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Zack Lightman has spent his life dreaming. Dreaming that the real world could be a little more like the countless science-fiction books, movies, and videogames he’s spent his life consuming. Dreaming that one day, some fantastic, world-altering event will shatter the monotony of his humdrum existence and whisk him off on some grand space-faring adventure.
But hey, there’s nothing wrong with a little escapism, right? After all, Zack tells himself, he knows the difference between fantasy and reality. He knows that here in the real world, aimless teenage gamers with anger issues don’t get chosen to save the universe.
And then he sees the flying saucer.
Even stranger, the alien ship he’s staring at is straight out of the videogame he plays every night, a hugely popular online flight simulator called Armada—in which gamers just happen to be protecting the earth from alien invaders.
No, Zack hasn’t lost his mind. As impossible as it seems, what he’s seeing is all too real. And his skills—as well as those of millions of gamers across the world—are going to be needed to save the earth from what’s about to befall it.
It’s Zack’s chance, at last, to play the hero. But even through the terror and exhilaration, he can’t help thinking back to all those science-fiction stories he grew up with, and wondering: Doesn’t something about this scenario seem a little…familiar?
At once gleefully embracing and brilliantly subverting science-fiction conventions as only Ernest Cline could, Armada is a rollicking, surprising thriller, a classic coming of age adventure, and an alien invasion tale like nothing you’ve ever read before—one whose every page is infused with the pop-culture savvy that has helped make Ready Player One a phenomenon.
This talk was given at a local TEDx event, produced independently of the TED Conferences. The introduction of a “Maker Space” at the Beaufort, SC public library system marks a transition for libraries where content is no longer simply absorbed, but also created.
Originally from the Charleston, SC area, Melanie J. Florencio is a digital media lab instructor, adjunct art professor, and comic illustrator. She studied Sequential Art at the Savannah College of Art and Design for her Bachelor’s and Master’s degrees. Post graduation in 2011, she taught art and design at two Charleston colleges while freelancing comic book projects. Currently, Melanie enjoys sharing her artistic knowledge and talents with the Beaufort County, SC community through demonstrations, workshops, and lectures for the public library system as well as adjuncting art classes online for the local colleges. (Published on Jun 11, 2014)
Presented at the Michigan Small & Rural Libraries Conference, Mackinac Island, MI, 1 May 2014
Attention all NSA recruiters: If you’re planning to pitch your agency at a college career fair anytime soon, be sure to bring your “A” game.
A duo showed up at the University of Wisconsin earlier this week, hoping to sell students of the school’s language program on the idea of working for the NSA. The audience — comprised mainly of grad students and a few members of a local high school class, according to Madiha Tahir at Mob and the Multitude — wasn’t buying.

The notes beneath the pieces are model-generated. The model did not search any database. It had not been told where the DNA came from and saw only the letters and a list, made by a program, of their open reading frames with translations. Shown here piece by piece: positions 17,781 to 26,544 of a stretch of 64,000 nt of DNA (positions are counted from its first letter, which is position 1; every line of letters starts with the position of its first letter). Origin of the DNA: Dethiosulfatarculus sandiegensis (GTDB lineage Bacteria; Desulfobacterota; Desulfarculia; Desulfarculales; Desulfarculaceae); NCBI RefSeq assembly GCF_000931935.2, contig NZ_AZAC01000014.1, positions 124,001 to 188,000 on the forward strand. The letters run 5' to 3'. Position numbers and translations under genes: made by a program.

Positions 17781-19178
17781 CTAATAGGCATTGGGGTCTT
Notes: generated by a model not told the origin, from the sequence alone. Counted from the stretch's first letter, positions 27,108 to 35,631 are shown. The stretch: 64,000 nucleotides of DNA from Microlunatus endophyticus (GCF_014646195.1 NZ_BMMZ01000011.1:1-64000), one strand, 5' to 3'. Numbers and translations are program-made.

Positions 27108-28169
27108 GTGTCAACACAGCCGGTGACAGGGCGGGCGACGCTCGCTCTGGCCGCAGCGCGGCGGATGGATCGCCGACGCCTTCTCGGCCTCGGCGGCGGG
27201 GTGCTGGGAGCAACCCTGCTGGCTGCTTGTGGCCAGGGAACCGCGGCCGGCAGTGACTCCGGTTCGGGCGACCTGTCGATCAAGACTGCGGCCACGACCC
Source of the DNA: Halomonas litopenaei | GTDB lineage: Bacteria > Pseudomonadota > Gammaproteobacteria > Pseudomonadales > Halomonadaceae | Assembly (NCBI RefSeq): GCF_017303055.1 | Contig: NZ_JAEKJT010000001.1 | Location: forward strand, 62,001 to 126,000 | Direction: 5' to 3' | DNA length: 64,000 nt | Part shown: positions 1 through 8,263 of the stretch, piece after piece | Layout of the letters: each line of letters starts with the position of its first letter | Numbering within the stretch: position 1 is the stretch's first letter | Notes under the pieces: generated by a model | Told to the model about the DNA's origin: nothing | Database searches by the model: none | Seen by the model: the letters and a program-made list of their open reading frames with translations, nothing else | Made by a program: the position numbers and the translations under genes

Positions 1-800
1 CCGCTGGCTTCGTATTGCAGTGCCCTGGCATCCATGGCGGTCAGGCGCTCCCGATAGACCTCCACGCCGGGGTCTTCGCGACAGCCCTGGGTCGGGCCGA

Read the full article @ The Huffington Post. They’ve also posted the audio but I’ve got it here because it’s just amazing to listen to.
I’m not sure this is actually a feature I’ll use since I like making my videos available through YouTube (which also saves sever space on my end,) but I do understand the appeal.
We’re all eagerly looking forward to WordPress 3.6 with its beautiful updates to Post Format UI and bright new default Twenty Thirteen theme. But there’s one feature that far and away surpasses all the others.
The upcoming WordPress 3.6 release will add native support for audio and video files. This one is a real game changer. We’re going to give you a full introduction to the new capabilities and show you how you can use them on your WordPress site. But first, let’s take a look at how we’ve previously been managing multimedia files.
Read the full article @ wpmu.org.
I previously covered Coffitivity which allowed you to have all the noise of a coffee shop without the coffee or the shop. If you’d prefer the sound of the rain there’s the the Rainy Cafe Machine. There you can get the rain, or coffee shop, or both if you really want.
But, the mix of calm and commotion in an environment like a coffee house is proven to be just what you need to get those creative juices flowing.
Our team has delivered the vibe of a coffee shop right to your desktop, which means when your workspace just isn’t quite cutting it, we’ve got you covered.
I just listened to the The Copyright Clearance Center’s Beyond the Book podcast episode #205. Here’s the description:
The viability of the entertainment and media industry’s future rests on its ability to manage content and control distribution, while making it available to an ever larger customer base. At the November 2010 Digital Hollywood conference in New York City, Chris Kenneally explored the potential for Digital Rights Management (DRM) and content protection in the evolving media landscape with a panel of senior industry executives.
His guests were Mridula Palat, Director, RSG Media Systems; Michael Petricone, Sr. VP,Consumer Electronics Assoc.; Kent E. Sahin, President & CEO, REAL Software Systems; Alex Terpstra, CEO, Civolution; and Steve Tranter, VP, NDS.
If you’re interested in how the “content” folks view DRM and other rights-related issue this will be a well-spent 54 minutes.
Just swap the male and female roles in this comic for me and either my wife or one of her girls…